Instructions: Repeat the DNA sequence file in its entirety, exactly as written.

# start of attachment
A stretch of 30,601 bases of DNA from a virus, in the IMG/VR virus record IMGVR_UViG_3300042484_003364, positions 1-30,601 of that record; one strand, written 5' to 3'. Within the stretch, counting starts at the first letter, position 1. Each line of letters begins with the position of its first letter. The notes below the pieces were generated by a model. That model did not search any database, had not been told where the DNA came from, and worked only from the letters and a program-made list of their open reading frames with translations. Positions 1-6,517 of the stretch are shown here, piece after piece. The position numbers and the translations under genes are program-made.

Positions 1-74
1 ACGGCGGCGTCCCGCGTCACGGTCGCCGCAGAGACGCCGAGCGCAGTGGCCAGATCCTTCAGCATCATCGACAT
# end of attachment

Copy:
A stretch of 30,601 bases of DNA from a virus, in the IMG/VR virus record IMGVR_UViG_3300042484_003364, positions 1-30,601 of that record; one strand, written 5' to 3'. Within the stretch, counting starts at the first letter, position 1. Each line of letters begins with the position of its first letter. The notes below the pieces were generated by a model. That model did not search any database, had not been told where the DNA came from, and worked only from the letters and a program-made list of their open reading frames with translations. Positions 1-6,517 of the stretch are shown here, piece after piece. The position numbers and the translations under genes are program-made.

Positions 1-74
1 ACGGCGGCGTCCCGCGTCACGGTCGCCGCAGAGACGCCGAGCGCAGTGGCCAGATCCTTCAGCATCATCGACAT